Friday, October 29, 2010

Classy Canadian

1986 Proctor...
Rare & truly Canadian, more images here.



Yesterday, on my visit to Jett Grrls bikes, my eyes bulged at the site of a Proctor bike. It was a bike for repair, so unfortunately it wasn't for sale.

It was a beautiful steel road bike with down tube shifters. After seeing this gorgeous bike, I thought of the famous steel frames born in my old hometown of Edmonton, Alberta. When I raced, in the eighties, many top riders were lining up at local races with Proctor bikes. I always thought of them as exotic a one of a kind and born to ride. I did some online investigation to find out more about this great Canadian frame.

Brad Proctor was the builder of these fine frames. During the eighties I was riding and chummy with Joe and Kathy of Velocity Cycles. I bought my Marinoni there. Proctor worked at High Country Cycles and started making steel lugged bikes. I believed he even started in the late seventies. Robert Townsend was the owner of High Country Cycles and he joined forces with Brad Proctor to produce the Proctor-Townsend frames. These frames are highly prestige made from Reynolds 531 and whenever I think of my eighties Quebec born Marinoni, I think of the Edmonton born Proctor-Townsends. Proudly Canadian bred and born.

These frames are coveted, very collectible and highly sought after. The last time I talked to Fritz, some months ago, he had just acquire a Proctor frame to his amazing collection. I smiled. But, they are rare to be sure. If you ever find one... buy it, or if you're lucky to own one ...enjoy!

Thursday, October 28, 2010

Joe Parkin: Come & Gone





After reading Joe Parkin's very engaging, A Dog In A Hat I was left hanging and wondered what had happened to him after his Belgium cycling odyssey. An exciting time to be a bicycle racer in Europe made more unique from an American racer maneuvering through the old world of Belgium cycling. Five years in the trenches, I say.

I'm finished reading the much anticipated sequel, Come & Gone, and found it hard to put it down. This time it's 1991 and he's back on the domestic US scene appearing always to scramble for a new contract. What makes me interested or because I always identify with the blue collar worker, the also ran. And, that's who Parkin is, going from one race to another ... surviving. He sometimes wins. His exploits are of struggle and frustration tying to refit in cycling America. The glory of the struggle keeps it all interesting. And his storytelling is unpretentious, passionate, and humorous. I'm laughing at the Euro style mullets.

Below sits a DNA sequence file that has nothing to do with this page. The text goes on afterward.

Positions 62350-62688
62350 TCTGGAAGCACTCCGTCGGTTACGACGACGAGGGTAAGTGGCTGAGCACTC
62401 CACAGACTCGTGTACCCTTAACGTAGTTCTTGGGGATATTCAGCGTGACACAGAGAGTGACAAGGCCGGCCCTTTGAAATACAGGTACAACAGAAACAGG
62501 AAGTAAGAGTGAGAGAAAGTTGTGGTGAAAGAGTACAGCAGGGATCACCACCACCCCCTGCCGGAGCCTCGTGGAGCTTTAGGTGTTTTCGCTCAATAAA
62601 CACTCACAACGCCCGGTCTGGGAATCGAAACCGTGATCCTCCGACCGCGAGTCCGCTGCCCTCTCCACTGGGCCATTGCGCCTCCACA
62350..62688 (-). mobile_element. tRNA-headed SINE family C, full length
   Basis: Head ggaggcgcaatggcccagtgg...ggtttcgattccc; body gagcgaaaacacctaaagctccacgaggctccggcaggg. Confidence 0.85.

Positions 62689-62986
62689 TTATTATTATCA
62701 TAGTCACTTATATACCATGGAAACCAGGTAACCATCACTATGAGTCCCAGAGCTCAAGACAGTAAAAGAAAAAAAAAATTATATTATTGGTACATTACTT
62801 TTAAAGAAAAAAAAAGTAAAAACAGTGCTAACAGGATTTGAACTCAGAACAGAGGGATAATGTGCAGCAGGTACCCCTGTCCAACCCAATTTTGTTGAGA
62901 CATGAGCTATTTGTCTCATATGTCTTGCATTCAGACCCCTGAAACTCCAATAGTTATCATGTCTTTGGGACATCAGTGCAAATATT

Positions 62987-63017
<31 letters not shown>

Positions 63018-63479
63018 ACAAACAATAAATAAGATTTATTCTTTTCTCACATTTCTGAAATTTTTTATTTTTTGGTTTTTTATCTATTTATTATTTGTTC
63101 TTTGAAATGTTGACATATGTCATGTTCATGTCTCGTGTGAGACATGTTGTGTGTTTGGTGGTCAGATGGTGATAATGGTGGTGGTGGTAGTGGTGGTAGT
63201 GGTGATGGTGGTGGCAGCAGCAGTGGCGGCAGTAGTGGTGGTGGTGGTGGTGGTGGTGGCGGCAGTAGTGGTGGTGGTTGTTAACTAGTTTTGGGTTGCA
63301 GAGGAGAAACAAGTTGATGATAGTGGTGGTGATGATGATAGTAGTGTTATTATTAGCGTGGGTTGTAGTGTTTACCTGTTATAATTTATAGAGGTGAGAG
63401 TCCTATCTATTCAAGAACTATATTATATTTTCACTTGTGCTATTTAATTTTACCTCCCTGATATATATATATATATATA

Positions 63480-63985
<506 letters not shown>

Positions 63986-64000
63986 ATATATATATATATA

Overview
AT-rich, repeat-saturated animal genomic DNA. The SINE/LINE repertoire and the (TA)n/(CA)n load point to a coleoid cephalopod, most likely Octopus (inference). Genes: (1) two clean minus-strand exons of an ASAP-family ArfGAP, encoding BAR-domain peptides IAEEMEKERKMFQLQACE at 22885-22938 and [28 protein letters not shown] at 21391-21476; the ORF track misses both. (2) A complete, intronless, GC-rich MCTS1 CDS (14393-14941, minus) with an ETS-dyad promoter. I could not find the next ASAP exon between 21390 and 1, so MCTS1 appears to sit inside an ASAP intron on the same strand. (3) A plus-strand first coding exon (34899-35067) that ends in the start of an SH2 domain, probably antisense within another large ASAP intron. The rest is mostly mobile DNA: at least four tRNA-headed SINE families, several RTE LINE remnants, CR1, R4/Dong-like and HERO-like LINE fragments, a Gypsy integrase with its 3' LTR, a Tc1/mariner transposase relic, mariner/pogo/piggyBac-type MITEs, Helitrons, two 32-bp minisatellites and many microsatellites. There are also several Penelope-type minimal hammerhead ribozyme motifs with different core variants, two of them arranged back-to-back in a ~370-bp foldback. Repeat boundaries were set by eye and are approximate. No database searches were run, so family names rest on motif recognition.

Again, huge thanks to our friends at Velopress for sending the copy!




Tuesday, October 26, 2010

World Dreams

Will Routley in the GP Québec.



After last month's successful Québec & Montréal ProTour races, the Canadian Cycling Association initiate a bid to host the 2015 UCI World Road Championships.

UCI President Pat McQuaid made it known that Québec City can be a potential host. It's the right step towards globalization of cycling and concrete support granting Québec City/Montréal 5 year ProTour Licenses.

Event organizer, Serge Arsenault is a popular figure in Quebec cycling. He was the organizer in the former men's Montréal World Cup from 1988 to 1991. And, now after bringing the ProTour in Québec, he's looking towards the possibility of having the 2015 Worlds in La belle province.

Although, the decision will not be announced until the 2011 World Road Championships in Copenhagen... I have a good feeling as to where I'll be in 2015!

Sunday, October 24, 2010

Stage 10: Bikes, Books, & Beers Podcast... Belgium Bound



Stage 10 is on!

Belgium cycling has it's plethora of heroes and unsung heroes. Eighties American cycling pioneer, Joe Parkin was one brave rider to take the plunge into Belgium. He moved there in 1986 and more often struggled to carve his place as an American cyclist in Europe. Riding for second tier teams, he was a determined journeyman and learned the Flemish language and fought the battles on and off the bike.

Guy reviews the two excellent Joe Parkin books, 'A Dog in the Hat' & 'Come & Gone'. Huge thanks again to our friends at velopress. Joe Parkin was a 'Dog in the Hat', the phrase means something that looks out of place. Like an American rider in Belgium in the late eighties.

From an unsung hero to a revered hero we switch gears and talk about Philippe Gilbert, the classic hardman of Lombardia. I reveal something special from my eighties cycling experience. And, we give our thoughts on the new 2011 Tour & Giro routes favored especially for the grimpeurs.

We're both sporting Galstudio's fine handmade winter cycling caps; Guy has on the Bobet and I wear the Condorito.